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Brazilian Jiu-Jitsu practitioners often train in the gi (kimono) since day one. It’s inevitable, however, that one day they will train without the gi. The style of Jiu-Jitsu that does not use the gi as the training uniform is named, aptly, “No-Gi Jiu-Jitsu”. The attire of choice for no-gi practitioners are rash guards, tank tops, and t-shirts for the upper body, while opting for spats, shorts, or even gi pants for the lower body.
Training No-Gi Jiu-Jitsu is not as simple as shedding the gi and grabbing your partner to roll. There are differences, both minor and major, to consider when transitioning from traditional Brazilian Jiu-Jitsu to no-gi. Let’s look at these differences, and should you consider participating in your gym’s next no-gi class, you can be aware of what to expect.
No grabbing the uniform
In traditional Brazilian Jiu-Jitsu with the gi, you are able to grab your partner’s belt, lapel, pants, and gi jacket. Basically, anything your opponent is wearing is fair game to grab and tug them around with. Grabbing your partner’s uniform allows you different variations of chokes and controls.
In No-Gi Jiu-Jitsu, you cannot grab any part of your opponent’s uniform.
Control and chokes are different
Because no-gi practitioners aren’t allowed to grab their opponent’s uniform, chokes and control positions rely heavily on clinching and overhooking.
Where you would grab your opponent’s gi lapel to break their posture, you can instead look to clinch your opponent’s neck and use an overhook on one of their arms. Where you would grab your opponent’s sleeves or gi pants to control them, you can look to grip their ankles or wrists for control. Finally, where you would use your opponent’s lapel to establish a choke, you can look to utilize your arms to realize chokes.
Leg locks are options
Traditional gi Jiu-Jitsu, for most belt levels, allows for only straight ankle locks as legal leg lock submissions. It’s only when you get to the higher belt colors that your leg lock options open up. At the black belt level, legal leg locks include toe holds, knee bars, calf slicers, and straight ankle locks. Heel hooks and reaping of your opponent’s knee are illegal.
Enter No-Gi Jiu-Jitsu. At the highest competition levels and in your own gym (varies from gym to gym), any leg lock is fair game. Along with knee bars, toe holds, calf slicers, and straight angle locks, you have heel hooks at your disposal. No-Gi Jiu-Jitsu will often appear to be leg lock heavy if using a non-IBJJF ruleset. Using an IBJJF ruleset, however, No-Gi Jiu-Jitsu will allow only the leg locks that are legal for traditional gi Jiu-Jitsu.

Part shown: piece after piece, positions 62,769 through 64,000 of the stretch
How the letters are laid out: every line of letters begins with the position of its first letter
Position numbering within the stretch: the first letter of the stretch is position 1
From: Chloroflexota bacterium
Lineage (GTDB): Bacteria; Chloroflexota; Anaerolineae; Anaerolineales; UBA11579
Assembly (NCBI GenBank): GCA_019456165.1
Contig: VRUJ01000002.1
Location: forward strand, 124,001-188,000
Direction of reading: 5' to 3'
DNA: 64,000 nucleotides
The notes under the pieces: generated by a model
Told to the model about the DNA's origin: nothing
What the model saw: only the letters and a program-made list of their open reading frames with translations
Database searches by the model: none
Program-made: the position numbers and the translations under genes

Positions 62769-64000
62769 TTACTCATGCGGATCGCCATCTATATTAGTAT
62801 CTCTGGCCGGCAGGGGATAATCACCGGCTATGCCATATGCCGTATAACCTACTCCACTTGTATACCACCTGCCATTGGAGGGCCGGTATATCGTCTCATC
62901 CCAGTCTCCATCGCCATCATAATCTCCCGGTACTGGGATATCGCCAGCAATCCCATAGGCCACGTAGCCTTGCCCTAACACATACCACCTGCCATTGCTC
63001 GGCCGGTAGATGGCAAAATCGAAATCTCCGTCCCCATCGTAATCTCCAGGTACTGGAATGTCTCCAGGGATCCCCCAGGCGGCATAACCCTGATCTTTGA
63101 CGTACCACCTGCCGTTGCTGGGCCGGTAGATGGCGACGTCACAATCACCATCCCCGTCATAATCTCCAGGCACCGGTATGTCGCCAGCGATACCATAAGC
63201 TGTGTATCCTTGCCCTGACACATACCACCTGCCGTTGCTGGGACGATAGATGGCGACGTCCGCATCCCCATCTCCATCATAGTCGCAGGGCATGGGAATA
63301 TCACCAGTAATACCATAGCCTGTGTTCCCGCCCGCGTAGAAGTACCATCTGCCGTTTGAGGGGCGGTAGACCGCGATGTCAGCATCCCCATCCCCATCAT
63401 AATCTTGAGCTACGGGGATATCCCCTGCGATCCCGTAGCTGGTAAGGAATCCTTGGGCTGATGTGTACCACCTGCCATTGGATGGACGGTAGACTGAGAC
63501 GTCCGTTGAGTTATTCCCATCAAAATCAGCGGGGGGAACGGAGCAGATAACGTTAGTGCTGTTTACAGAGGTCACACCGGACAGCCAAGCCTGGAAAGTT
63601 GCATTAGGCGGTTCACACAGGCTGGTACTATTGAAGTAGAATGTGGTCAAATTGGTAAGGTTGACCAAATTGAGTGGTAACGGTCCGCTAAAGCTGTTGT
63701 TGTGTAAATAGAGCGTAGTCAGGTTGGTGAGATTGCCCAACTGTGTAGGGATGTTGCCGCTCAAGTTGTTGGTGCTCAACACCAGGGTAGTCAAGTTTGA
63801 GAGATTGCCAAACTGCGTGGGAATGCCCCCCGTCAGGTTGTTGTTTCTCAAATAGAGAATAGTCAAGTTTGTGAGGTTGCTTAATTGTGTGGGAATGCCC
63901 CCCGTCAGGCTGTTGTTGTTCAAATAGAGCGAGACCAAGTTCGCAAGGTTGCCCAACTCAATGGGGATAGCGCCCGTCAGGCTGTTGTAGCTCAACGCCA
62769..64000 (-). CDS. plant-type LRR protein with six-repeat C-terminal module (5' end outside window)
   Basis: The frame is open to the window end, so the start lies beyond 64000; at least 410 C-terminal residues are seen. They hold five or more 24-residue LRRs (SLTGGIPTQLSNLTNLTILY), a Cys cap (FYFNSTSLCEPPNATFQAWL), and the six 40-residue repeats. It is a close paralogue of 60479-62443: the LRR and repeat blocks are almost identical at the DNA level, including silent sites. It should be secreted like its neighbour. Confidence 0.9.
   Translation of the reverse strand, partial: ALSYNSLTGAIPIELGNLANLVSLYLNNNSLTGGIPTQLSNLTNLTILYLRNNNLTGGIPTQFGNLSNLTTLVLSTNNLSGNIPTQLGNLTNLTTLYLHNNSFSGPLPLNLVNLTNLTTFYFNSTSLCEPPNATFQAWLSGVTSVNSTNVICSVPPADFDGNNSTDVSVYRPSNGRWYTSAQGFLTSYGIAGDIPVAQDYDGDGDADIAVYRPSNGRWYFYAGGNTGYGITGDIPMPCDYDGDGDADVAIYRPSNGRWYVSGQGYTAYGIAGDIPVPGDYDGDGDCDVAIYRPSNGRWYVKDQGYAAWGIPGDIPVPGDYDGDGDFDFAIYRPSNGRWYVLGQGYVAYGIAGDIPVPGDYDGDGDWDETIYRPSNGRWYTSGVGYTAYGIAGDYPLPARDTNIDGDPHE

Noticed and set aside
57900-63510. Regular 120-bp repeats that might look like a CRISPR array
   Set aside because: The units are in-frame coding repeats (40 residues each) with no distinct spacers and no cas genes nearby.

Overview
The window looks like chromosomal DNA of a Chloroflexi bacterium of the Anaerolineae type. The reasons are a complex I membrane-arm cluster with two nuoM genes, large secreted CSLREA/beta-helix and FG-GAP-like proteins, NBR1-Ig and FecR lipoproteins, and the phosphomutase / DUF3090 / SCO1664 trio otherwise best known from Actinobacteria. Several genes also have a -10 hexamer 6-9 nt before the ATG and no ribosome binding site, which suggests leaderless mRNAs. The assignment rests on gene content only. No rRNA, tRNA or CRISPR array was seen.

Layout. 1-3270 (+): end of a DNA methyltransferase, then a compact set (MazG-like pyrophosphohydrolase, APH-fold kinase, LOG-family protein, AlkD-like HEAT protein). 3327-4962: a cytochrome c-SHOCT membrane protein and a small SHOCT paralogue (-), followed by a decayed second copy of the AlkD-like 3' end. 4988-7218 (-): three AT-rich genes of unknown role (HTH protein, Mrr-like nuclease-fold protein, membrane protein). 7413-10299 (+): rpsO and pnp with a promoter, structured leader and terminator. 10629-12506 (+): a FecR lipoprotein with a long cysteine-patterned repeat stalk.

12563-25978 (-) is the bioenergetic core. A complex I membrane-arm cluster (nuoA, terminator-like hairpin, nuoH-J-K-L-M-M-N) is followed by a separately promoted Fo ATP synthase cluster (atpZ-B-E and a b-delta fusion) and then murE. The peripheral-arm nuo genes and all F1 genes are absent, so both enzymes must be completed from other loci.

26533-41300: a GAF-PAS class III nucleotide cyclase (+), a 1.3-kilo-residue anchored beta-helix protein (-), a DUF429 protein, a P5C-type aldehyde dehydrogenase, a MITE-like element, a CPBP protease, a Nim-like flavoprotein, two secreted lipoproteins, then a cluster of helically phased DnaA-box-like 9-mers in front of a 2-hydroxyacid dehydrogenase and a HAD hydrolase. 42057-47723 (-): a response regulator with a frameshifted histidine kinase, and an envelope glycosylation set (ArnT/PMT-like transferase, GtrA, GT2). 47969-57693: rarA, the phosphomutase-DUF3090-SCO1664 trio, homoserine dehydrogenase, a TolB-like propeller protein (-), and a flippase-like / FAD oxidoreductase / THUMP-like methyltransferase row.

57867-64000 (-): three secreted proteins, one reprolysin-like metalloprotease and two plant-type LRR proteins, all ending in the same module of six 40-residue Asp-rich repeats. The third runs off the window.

Certain guards will not exist
By the very nature of No-Gi Jiu-Jitsu, the concept of the gi is non-existent. As such, opponents will have nothing to grab onto- no sleeves, no pants, no label, no color, no belt. This will mean guards like the spider guard, lasso guard, or worm guard will not exist in No-Gi Jiu-Jitsu. Practitioners of No-Gi Jiu-Jitsu will need to learn to rely on other guards, like closed guard, open guard, butterfly guard, half guard and deep half guard. If you are already proficient with these guards in gi Jiu-Jitsu, transitioning to No-Gi Jiu-Jitsu will mean, simply, no grabbing your opponent’s uniform.
The pace will be faster
The gi slows down the pace of a match. When your opponent is holding a dominant position on you when training in the gi, they can wind down the clock and secure a victory via points. Alternatively, when you are in an unfavorable position in the gi, and your opponent attempts to advance position, you might grab their uniform in order to slow down their attack or advancement.
In No-Gi Jiu-Jitsu, you do not have the luxury of slowing down your opponent by grabbing their gi, nor does your opponent have the luxury of clinching your uniform to pin you in place. Hence, stalling is going to be difficult, and holding an advancing opponent by their uniform to slow them down will be illegal. Expect quick escapes as you both begin to sweat, and expect increased reaction times, both offensively and defensively.
We hope that our examination of the minor and major differences when transitioning from gi Jiu-Jitsu to No-Gi Jiu-Jitsu has helped prepare you for what to expect. It’s essential to understand the grabbing and gripping rules, the leg lock rules, and the pace of the game. Happy training!